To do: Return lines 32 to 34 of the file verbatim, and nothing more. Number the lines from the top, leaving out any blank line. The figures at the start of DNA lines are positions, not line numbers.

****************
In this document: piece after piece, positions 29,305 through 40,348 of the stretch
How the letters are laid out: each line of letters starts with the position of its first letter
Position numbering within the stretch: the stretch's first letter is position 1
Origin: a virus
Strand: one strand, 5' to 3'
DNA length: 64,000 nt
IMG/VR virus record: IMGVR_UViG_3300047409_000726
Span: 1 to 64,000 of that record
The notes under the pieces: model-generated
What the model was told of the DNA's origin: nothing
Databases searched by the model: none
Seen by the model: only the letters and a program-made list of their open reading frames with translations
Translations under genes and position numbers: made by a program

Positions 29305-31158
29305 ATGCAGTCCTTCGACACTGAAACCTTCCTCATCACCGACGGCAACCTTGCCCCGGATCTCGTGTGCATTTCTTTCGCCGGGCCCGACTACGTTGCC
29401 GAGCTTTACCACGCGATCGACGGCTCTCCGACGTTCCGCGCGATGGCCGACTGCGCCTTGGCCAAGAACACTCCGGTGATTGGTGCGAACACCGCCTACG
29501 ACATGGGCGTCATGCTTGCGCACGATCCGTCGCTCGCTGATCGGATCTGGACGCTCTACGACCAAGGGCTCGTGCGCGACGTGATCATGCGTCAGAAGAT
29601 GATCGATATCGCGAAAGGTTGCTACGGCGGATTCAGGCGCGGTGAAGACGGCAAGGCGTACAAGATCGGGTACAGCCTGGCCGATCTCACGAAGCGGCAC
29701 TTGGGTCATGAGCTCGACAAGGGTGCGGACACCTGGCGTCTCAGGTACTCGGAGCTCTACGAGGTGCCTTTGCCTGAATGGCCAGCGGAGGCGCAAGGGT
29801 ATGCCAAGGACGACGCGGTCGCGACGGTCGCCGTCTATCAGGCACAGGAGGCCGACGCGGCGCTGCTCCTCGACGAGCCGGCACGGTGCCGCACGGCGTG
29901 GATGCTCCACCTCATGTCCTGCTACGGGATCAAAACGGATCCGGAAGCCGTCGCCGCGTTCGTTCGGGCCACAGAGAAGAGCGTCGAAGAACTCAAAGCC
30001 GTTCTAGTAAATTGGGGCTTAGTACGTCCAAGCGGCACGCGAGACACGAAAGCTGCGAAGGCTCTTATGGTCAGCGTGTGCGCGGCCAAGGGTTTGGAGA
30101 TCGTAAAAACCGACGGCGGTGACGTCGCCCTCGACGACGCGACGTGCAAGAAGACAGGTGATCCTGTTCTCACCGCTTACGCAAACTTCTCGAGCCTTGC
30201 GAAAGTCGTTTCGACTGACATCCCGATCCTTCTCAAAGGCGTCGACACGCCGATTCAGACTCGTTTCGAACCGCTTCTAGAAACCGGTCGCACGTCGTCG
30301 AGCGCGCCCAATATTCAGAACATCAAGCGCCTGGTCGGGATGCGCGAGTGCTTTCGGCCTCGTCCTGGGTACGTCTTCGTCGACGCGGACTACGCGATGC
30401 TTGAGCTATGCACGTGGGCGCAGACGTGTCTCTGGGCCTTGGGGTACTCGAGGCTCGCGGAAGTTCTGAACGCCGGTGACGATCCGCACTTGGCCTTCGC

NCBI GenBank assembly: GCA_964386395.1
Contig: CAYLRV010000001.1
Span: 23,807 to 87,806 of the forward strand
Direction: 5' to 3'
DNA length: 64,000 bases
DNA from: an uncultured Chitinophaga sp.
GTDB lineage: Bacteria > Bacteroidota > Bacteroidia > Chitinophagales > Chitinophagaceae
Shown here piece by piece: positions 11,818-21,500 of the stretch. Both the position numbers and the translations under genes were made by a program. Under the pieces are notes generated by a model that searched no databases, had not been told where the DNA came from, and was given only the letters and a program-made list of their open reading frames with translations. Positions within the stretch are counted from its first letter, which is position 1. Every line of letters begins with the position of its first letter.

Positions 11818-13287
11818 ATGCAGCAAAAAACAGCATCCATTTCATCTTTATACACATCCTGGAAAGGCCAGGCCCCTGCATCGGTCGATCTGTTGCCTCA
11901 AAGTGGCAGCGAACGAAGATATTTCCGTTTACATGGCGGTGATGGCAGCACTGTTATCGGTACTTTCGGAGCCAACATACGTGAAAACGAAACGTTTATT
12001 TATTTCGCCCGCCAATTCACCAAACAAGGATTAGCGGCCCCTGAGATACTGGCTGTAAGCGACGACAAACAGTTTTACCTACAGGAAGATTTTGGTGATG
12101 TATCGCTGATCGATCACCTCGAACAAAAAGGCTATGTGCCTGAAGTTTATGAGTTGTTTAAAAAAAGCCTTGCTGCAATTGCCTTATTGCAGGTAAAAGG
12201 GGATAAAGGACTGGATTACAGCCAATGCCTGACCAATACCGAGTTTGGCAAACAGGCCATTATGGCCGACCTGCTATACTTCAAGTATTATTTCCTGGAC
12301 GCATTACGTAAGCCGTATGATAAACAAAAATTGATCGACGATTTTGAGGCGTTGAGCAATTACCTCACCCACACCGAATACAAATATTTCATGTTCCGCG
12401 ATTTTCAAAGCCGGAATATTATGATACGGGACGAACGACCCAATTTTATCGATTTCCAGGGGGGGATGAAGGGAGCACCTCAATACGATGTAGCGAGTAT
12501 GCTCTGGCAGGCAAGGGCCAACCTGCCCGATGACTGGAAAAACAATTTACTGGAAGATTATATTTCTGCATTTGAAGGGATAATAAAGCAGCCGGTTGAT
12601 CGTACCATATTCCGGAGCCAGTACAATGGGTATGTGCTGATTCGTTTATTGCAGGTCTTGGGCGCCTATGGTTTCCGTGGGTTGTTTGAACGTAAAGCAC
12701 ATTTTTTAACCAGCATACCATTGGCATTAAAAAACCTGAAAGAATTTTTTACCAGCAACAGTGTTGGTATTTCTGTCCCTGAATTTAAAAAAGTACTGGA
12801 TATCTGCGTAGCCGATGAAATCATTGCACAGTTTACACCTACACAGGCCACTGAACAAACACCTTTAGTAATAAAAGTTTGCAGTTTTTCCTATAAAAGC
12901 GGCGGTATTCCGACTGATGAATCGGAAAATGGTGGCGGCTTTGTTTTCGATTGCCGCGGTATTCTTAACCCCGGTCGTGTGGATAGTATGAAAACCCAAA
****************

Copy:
DNA from: an uncultured Chitinophaga sp.
GTDB lineage: Bacteria > Bacteroidota > Bacteroidia > Chitinophagales > Chitinophagaceae
Shown here piece by piece: positions 11,818-21,500 of the stretch. Both the position numbers and the translations under genes were made by a program. Under the pieces are notes generated by a model that searched no databases, had not been told where the DNA came from, and was given only the letters and a program-made list of their open reading frames with translations. Positions within the stretch are counted from its first letter, which is position 1. Every line of letters begins with the position of its first letter.